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COVID-19 Mortality Risk Assessment: An International Multi-Center Study
36 Pages Posted: 2 Oct 2020More...
Background: Timely identification of COVID-19 patients at high risk of mortality can significantly improve patient management and resource allocation within hospitals. This study seeks to develop and validate a data-driven personalized mortality risk calculator for hospitalized COVID-19 patients.
Methods: De-identified data was obtained for 3,927 COVID-19 positive patients from six independent centers, comprising 33 different hospitals. Demographic, clinical, and laboratory variables were collected at hospital admission. The COVID-19 Mortality Risk (CMR) tool was developed using the XGBoost algorithm to predict mortality. Its discrimination performance was subsequently evaluated on three validation cohorts.
Findings: The derivation cohort of 3,062 patients has an observed mortality rate of 26.84%. Increased age, decreased oxygen saturation (≤ 93%), elevated levels of C-reactive protein (≥ 130 mg/L), blood urea nitrogen (≥ 18 mg/dL), and blood creatinine (≥ 1.2 mg/dL) were identified as primary risk factors, validating clinical findings. The model obtains out-of-sample AUCs of 0.90 (95% CI, 0.87-0.94) on the derivation cohort. In the validation cohorts, the model obtains AUCs of 0.92 (95% CI, 0.88-0.95) on Seville patients, 0.87 (95% CI, 0.84-0.91) on Hellenic COVID-19 Study Group patients, and 0.81 (95% CI, 0.76-0.85) on Hartford Hospital patients. The CMR tool is available as an online application at covidanalytics.io/mortality_calculator and is currently in clinical use.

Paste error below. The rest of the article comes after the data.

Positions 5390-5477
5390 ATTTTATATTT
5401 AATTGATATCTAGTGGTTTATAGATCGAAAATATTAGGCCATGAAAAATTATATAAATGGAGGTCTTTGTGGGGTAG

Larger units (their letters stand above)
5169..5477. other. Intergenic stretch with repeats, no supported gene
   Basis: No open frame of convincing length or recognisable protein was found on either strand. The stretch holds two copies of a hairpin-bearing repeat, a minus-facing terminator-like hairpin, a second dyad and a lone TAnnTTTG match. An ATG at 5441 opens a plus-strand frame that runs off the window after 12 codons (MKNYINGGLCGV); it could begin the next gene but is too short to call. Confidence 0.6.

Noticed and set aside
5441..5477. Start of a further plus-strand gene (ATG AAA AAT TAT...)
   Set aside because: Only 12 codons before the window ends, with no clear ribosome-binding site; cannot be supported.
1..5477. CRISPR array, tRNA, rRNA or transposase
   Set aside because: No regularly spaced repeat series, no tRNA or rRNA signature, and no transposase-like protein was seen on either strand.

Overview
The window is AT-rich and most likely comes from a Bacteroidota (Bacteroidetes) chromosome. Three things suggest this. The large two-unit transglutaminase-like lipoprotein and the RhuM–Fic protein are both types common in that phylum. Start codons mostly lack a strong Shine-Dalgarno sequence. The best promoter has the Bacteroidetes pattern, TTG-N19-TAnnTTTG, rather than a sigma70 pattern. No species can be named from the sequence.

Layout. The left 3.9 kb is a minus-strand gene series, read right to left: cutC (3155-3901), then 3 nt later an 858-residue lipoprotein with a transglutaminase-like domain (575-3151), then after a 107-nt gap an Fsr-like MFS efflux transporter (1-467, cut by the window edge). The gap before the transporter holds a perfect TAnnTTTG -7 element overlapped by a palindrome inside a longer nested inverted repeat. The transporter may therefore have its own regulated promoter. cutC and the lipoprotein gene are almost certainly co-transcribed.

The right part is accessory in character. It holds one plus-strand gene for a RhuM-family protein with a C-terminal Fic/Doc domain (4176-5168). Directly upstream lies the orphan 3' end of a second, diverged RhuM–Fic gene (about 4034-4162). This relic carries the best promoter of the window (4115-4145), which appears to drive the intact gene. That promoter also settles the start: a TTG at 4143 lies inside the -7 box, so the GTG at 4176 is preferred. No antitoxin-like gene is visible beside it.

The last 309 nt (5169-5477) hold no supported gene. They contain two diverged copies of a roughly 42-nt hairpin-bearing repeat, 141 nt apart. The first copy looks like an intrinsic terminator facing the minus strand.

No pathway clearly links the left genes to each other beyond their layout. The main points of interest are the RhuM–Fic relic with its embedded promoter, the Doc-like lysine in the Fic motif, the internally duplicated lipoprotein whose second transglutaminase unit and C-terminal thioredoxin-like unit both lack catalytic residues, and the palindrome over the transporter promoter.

Interpretation: The CMR model leverages machine learning to generate accurate mortality predictions using commonly available clinical features. This is the first risk score trained and validated on a cohort of COVID-19 patients from Europe and the United States.
Funding: No funding was provided.
Declaration of Interests: All authors have no competing interests to declare that may be relevant to the submitted work.
Ethics Approval Statement: All independent organizations and the Massachusetts Institute of Technology institutional review boards approved this protocol as minimal-risk research using data collected for standard clinical practice and waived the requirement for informed consent. The survey was anonymous and confidentiality of information was assured.
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